- Facilities north of Fort McMurray unharmed by wildfire
- Offline output was about 1 million barrels a day: Suncor CEO
Canadian oil-sands facilities representing more than 90 percent of production taken offline during a wildfire in northern Alberta have emerged unscathed and are expected to restart within days to a couple of weeks.
Mines and drilling projects north of Fort McMurray are already bringing back some of the roughly 1 million barrels a day of supply that was curbed, Steve Williams, chief executive officer of the nation’s largest energy company Suncor Energy Inc., said Tuesday, speaking for the industry. Facilities south of the energy hub that represent much less of the lost supply and were more affected by the fire may take longer, he said.
“It’s that quick -- some facilities are turning back up the volumes now,” Williams said at a media briefing in Edmonton, flanked by his peers at companies including Imperial Oil Ltd. and Canadian Natural Resources Ltd. “South, where there have been a few more direct impacts from the fire, we have to go in and evaluate and put the plans in place.”
Companies took production offline as a fire that’s ripping across northern Alberta forced the evacuation of more than 80,000 residents of Fort McMurray and destroyed about 10 percent of the community’s buildings. The industry’s safety precautions included the evacuation of workers from camps and the shutdown of pipelines and power supplies. The fire -- now 2,290 square kilometers (884 square miles), according to the latest provincial estimate -- is primarily moving east of the region toward Saskatchewan.
Williams was among a dozen energy executives who met with Alberta Premier Rachel Notley on Tuesday to make plans to bring back the oil production that drives the provincial and national economy. Supplies taken offline by projects north of Fort McMurray represent an estimated 93 percent of volumes curbed during the fire, according to data compiled by Bloomberg from RBC Capital Markets research and company statements.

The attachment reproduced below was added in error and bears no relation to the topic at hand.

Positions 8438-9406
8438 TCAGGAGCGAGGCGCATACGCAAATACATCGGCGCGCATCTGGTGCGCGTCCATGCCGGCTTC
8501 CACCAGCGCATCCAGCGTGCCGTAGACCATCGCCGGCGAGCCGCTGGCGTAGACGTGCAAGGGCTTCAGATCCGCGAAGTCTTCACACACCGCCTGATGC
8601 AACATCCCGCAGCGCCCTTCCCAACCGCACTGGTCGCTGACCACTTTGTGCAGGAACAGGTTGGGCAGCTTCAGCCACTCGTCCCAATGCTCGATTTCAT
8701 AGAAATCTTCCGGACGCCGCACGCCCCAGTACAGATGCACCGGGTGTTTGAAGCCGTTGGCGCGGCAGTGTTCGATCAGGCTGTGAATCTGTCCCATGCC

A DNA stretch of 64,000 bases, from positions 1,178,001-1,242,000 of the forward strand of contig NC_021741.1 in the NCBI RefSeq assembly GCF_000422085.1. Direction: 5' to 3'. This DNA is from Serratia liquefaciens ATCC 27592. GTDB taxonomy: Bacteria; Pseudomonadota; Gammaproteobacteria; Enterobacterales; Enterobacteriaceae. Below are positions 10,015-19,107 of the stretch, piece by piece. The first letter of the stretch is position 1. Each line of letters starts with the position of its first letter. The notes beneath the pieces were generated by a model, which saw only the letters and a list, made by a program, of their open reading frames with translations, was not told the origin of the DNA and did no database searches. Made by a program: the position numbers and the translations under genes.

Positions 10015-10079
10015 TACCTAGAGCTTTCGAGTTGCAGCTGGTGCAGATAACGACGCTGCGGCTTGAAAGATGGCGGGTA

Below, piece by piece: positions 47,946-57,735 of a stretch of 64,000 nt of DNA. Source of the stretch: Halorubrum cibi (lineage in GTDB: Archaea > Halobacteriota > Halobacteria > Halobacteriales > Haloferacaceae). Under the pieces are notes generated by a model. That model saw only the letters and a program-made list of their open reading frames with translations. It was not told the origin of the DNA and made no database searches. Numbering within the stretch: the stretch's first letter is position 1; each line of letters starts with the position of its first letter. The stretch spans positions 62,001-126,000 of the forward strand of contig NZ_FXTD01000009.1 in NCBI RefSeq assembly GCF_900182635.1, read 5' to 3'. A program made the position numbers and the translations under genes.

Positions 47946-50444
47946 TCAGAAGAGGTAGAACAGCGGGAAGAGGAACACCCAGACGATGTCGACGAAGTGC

“We will get back to normal as quickly as possible,” Notley said at the briefing. Movement of goods on the roads north of Fort McMurray restarted on Tuesday, she said. “While thousands of lives will never be the same, we can take small steps to getting back the rhythm in northeast Alberta.”
While the lost production has helped to buoy oil prices, ample supplies of crude across the continent have aided in cushioning the blow to refineries. Volumes of crude moving on the Capline pipeline from the U.S. Gulf Coast to the Midwest have jumped 27 percent from a week ago, according to Genscape data. That indicates refiners have started to secure alternatives to curtailed Canadian supply, John Auers, executive vice president at Turner Mason & Co. in Dallas, said Tuesday in a phone interview.
For companies, the shutdowns translate into lost or deferred income.
Since the curtailments began, Suncor’s shares have lagged behind peers by 2 percent,
reflecting investor expectations that the company will have lost 10 days of output, Benny Wong, an analyst at Morgan Stanley based in New York, wrote in a note. The facilities were already running at reduced rates due to maintenance work. The missing barrels translate into about C$8 million ($6.2 million) a day of deferred income, factoring in Suncor’s stake in the Syncrude Canada Ltd. mine that was also shut down, Wong estimated.
Williams said the losses and costs tied to the shutdowns are immaterial to Suncor.
Oil-sands companies are working with pipeline and power providers to bring back necessary infrastructure and don’t expect any hiccups that would hinder restarts, Williams said. Individual plants were turned down in a safe way to allow output to come back as quickly as possible, he said. And while the flames came closer to facilities south of Fort McMurray, including Cnooc Ltd.’s Long Lake and Athabasca Oil Corp.’s Hangingstone sites, the plants are largely fireproof, he said.
The Long Lake site operated by Cnooc’s Nexen unit suffered minor damage, officials have said, and some of Enbridge Inc.’s above-ground facilities had limited damage, the company said on Tuesday.
Companies have given displaced workers advance pay to support them and have enough on-site lodging to accommodate staff who have lost their homes in order to restart, Williams said.
“We have enough camps in place to be able to start the operations up,” and also staff major maintenance expansion work under way, Williams said. “One of the things we’ve been working on this morning is how we can collaborate and make sure we have the right supply chain, the right logistics to get people in safely, so they can be housed safely and we can feed and look after them.”
Even as oil-sands operations will largely get going again in the days and weeks ahead, the community of Fort McMurray will need support for much longer for reconstruction, said Tim McMillan, president of the Canadian Association of Petroleum Producers, at the briefing.
“This will be a long-term rebuild and that commitment and that recognition from other Canadians is appreciated,” McMillan said.